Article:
NASA has once again set its sights on the moon. This time, under the program name Artemis, the space agency plans to set up a base for one thing: Science! The goals of Artemis are to explore more of Earth’s companions, set up scientific experiments, and use what we learn to help further human expansion throughout the universe. The first major milestone in our return to the lunar surface is getting there. And NASA has officially announced their commercial partner.

For the last few years, three major companies have been working closely with NASA to win the contract to be the one to provide the vehicle responsible for getting humans back to the Moon and, one day, off to Mars. Though Blue Origin and Dynetics provided exceptional proposals, it was SpaceX that came out on top. The SpaceX Starship will be the key component in the Human Landing System that once again cover NASA boots in lunar dust.

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SpaceX and NASA

Elon Musk‘s SpaceX is already partnered with NASA to transport astronauts to and from the International Space Station. They have been testing rockets and crew modules for years and have been a big driving force behind NASA’s recent successes. Their single-stage design using the Starship as a lunar lander will provide ample room for cargo and crew; while also maintaining an autonomous landing capability. One thing that will be interesting to watch is the in-orbit refueling.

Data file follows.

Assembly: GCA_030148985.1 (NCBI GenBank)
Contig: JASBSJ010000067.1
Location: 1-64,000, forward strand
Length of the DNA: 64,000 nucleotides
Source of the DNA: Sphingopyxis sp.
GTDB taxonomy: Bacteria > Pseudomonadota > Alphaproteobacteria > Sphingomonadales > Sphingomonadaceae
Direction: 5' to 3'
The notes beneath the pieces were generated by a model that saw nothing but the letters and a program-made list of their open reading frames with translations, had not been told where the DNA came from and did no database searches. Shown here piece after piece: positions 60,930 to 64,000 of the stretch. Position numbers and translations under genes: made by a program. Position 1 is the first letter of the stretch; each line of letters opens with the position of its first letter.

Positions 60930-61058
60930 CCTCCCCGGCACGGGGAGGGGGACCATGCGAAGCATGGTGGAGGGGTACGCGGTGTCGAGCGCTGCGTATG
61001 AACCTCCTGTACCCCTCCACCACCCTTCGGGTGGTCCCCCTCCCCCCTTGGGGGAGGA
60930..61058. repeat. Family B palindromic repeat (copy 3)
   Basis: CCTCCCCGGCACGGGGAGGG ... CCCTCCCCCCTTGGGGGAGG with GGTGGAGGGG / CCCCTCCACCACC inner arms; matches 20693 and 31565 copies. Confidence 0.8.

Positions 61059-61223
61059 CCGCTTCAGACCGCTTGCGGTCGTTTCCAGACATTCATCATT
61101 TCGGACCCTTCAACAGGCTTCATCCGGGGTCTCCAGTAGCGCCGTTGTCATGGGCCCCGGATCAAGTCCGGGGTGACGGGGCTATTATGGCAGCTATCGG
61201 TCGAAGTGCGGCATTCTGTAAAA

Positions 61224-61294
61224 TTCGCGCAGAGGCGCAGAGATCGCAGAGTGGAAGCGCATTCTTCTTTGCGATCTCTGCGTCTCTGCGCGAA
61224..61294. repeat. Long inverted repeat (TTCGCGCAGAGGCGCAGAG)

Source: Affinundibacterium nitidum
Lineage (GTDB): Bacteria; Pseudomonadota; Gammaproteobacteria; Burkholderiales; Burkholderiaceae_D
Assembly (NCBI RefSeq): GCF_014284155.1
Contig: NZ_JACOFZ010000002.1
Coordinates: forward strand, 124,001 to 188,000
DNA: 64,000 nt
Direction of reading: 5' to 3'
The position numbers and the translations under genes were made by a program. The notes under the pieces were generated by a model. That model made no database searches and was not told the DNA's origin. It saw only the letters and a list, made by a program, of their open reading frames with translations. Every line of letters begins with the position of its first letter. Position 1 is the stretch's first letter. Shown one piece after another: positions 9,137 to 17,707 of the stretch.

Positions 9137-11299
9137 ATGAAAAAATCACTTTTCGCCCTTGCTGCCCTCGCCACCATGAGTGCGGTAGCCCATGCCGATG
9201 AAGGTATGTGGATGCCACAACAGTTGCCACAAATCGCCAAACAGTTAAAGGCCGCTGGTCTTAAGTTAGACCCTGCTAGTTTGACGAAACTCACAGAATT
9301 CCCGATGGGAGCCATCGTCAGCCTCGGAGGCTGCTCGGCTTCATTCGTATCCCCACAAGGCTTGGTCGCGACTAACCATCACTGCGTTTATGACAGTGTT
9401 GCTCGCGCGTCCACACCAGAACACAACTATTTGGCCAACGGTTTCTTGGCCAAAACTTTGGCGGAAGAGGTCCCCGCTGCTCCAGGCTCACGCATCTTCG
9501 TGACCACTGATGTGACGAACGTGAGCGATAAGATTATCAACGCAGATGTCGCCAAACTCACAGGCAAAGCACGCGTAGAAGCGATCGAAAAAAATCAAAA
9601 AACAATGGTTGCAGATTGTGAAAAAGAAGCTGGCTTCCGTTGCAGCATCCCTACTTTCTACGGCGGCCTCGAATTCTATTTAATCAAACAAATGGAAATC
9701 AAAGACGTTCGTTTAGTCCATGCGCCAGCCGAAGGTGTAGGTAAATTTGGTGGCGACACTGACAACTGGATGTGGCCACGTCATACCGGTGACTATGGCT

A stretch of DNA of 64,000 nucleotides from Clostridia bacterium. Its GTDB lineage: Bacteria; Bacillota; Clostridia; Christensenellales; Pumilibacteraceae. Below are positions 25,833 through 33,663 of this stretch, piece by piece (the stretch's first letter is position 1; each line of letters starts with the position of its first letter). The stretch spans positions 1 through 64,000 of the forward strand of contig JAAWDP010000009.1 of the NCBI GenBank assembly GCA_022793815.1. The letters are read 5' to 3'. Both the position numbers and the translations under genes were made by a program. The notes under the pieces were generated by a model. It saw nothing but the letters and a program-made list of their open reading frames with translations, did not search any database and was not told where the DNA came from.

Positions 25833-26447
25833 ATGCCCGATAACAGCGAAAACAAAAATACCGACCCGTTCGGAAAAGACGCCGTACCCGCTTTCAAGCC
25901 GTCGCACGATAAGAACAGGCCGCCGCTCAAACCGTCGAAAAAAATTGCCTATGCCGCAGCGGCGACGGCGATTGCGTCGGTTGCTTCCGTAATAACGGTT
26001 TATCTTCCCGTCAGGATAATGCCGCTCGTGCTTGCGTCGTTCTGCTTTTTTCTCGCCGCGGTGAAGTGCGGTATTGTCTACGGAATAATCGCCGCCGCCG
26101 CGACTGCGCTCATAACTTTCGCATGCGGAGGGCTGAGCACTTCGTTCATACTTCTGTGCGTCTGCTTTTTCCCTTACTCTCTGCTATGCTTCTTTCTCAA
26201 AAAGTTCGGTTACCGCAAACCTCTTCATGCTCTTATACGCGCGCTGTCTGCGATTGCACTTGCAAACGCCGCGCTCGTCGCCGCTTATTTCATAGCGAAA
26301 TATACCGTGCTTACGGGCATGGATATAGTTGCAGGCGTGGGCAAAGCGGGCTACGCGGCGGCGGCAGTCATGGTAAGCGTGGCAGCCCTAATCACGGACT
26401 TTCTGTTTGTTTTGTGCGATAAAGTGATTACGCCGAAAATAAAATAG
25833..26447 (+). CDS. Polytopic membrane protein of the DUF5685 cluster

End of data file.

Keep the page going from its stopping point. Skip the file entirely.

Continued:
What’s Next?

The next step is more unmanned testing. The Starship has previously proven itself flight-worthy, though the landings have been a bit explosive. Once the design fully meets safety and performance requirements, the lander will be put into service. According to NASA, four astronauts will board the Orion spacecraft and launch via a new Space Launch System. Once off Earth, astronauts will either board Gateway, a lunar orbiting outpost, or the Starship, which will act as a lunar lander. This lunar lander is more of a modern day shuttle from the orbiter to the surface and back. Experiments from the ISS, to Gateway, to the Moon will be conducted all along the way.

Based on the findings from this endeavor, moving beyond the Moon may one day be possible.

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Watch the NASA Announcement



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